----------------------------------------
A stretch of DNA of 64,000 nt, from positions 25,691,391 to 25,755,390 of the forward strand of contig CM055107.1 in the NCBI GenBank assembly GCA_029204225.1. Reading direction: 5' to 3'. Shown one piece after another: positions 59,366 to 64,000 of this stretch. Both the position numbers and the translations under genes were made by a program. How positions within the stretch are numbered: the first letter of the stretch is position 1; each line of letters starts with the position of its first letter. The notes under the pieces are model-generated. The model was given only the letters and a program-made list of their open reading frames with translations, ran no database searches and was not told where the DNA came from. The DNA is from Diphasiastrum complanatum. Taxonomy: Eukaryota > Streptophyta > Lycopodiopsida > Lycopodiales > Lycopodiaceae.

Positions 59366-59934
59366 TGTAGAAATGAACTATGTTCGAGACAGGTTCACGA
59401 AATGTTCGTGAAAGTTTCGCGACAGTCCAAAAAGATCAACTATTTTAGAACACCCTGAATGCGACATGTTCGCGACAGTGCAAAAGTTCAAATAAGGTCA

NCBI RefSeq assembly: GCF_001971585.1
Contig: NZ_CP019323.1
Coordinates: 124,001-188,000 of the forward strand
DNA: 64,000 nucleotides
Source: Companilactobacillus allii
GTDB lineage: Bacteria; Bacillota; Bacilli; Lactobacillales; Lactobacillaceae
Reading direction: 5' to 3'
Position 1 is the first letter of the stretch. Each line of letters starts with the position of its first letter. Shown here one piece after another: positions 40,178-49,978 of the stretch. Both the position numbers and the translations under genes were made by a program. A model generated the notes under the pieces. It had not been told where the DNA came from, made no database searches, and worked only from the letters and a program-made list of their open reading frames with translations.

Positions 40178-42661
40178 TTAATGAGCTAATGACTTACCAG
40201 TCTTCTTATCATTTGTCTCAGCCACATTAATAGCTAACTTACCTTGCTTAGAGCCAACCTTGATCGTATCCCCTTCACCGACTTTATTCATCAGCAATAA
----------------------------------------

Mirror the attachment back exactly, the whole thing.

A stretch of DNA of 64,000 nt, from positions 25,691,391 to 25,755,390 of the forward strand of contig CM055107.1 in the NCBI GenBank assembly GCA_029204225.1. Reading direction: 5' to 3'. Shown one piece after another: positions 59,366 to 64,000 of this stretch. Both the position numbers and the translations under genes were made by a program. How positions within the stretch are numbered: the first letter of the stretch is position 1; each line of letters starts with the position of its first letter. The notes under the pieces are model-generated. The model was given only the letters and a program-made list of their open reading frames with translations, ran no database searches and was not told where the DNA came from. The DNA is from Diphasiastrum complanatum. Taxonomy: Eukaryota > Streptophyta > Lycopodiopsida > Lycopodiales > Lycopodiaceae.

Positions 59366-59934
59366 TGTAGAAATGAACTATGTTCGAGACAGGTTCACGA
59401 AATGTTCGTGAAAGTTTCGCGACAGTCCAAAAAGATCAACTATTTTAGAACACCCTGAATGCGACATGTTCGCGACAGTGCAAAAGTTCAAATAAGGTCA

NCBI RefSeq assembly: GCF_001971585.1
Contig: NZ_CP019323.1
Coordinates: 124,001-188,000 of the forward strand
DNA: 64,000 nucleotides
Source: Companilactobacillus allii
GTDB lineage: Bacteria; Bacillota; Bacilli; Lactobacillales; Lactobacillaceae
Reading direction: 5' to 3'
Position 1 is the first letter of the stretch. Each line of letters starts with the position of its first letter. Shown here one piece after another: positions 40,178-49,978 of the stretch. Both the position numbers and the translations under genes were made by a program. A model generated the notes under the pieces. It had not been told where the DNA came from, made no database searches, and worked only from the letters and a program-made list of their open reading frames with translations.

Positions 40178-42661
40178 TTAATGAGCTAATGACTTACCAG
40201 TCTTCTTATCATTTGTCTCAGCCACATTAATAGCTAACTTACCTTGCTTAGAGCCAACCTTGATCGTATCCCCTTCACCGACTTTATTCATCAGCAATAA